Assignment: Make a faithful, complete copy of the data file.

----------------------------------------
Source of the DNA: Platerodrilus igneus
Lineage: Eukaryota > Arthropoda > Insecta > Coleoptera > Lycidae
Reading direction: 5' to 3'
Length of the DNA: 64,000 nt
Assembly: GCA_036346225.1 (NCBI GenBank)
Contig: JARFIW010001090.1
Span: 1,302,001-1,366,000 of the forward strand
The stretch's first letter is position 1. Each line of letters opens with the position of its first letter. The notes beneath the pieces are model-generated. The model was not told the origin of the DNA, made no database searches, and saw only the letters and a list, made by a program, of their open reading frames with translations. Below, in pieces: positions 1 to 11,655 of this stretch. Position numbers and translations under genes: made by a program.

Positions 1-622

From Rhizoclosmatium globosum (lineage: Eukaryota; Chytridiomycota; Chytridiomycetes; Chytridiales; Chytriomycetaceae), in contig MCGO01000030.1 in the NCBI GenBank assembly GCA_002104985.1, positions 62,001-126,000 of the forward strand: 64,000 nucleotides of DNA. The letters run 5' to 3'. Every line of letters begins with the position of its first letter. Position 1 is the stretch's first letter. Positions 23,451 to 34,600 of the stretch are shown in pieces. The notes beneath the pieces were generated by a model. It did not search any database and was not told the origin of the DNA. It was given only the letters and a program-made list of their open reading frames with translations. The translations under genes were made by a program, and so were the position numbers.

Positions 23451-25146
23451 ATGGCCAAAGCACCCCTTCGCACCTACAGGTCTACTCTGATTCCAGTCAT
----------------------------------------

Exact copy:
Source of the DNA: Platerodrilus igneus
Lineage: Eukaryota > Arthropoda > Insecta > Coleoptera > Lycidae
Reading direction: 5' to 3'
Length of the DNA: 64,000 nt
Assembly: GCA_036346225.1 (NCBI GenBank)
Contig: JARFIW010001090.1
Span: 1,302,001-1,366,000 of the forward strand
The stretch's first letter is position 1. Each line of letters opens with the position of its first letter. The notes beneath the pieces are model-generated. The model was not told the origin of the DNA, made no database searches, and saw only the letters and a list, made by a program, of their open reading frames with translations. Below, in pieces: positions 1 to 11,655 of this stretch. Position numbers and translations under genes: made by a program.

Positions 1-622

From Rhizoclosmatium globosum (lineage: Eukaryota; Chytridiomycota; Chytridiomycetes; Chytridiales; Chytriomycetaceae), in contig MCGO01000030.1 in the NCBI GenBank assembly GCA_002104985.1, positions 62,001-126,000 of the forward strand: 64,000 nucleotides of DNA. The letters run 5' to 3'. Every line of letters begins with the position of its first letter. Position 1 is the stretch's first letter. Positions 23,451 to 34,600 of the stretch are shown in pieces. The notes beneath the pieces were generated by a model. It did not search any database and was not told the origin of the DNA. It was given only the letters and a program-made list of their open reading frames with translations. The translations under genes were made by a program, and so were the position numbers.

Positions 23451-25146
23451 ATGGCCAAAGCACCCCTTCGCACCTACAGGTCTACTCTGATTCCAGTCAT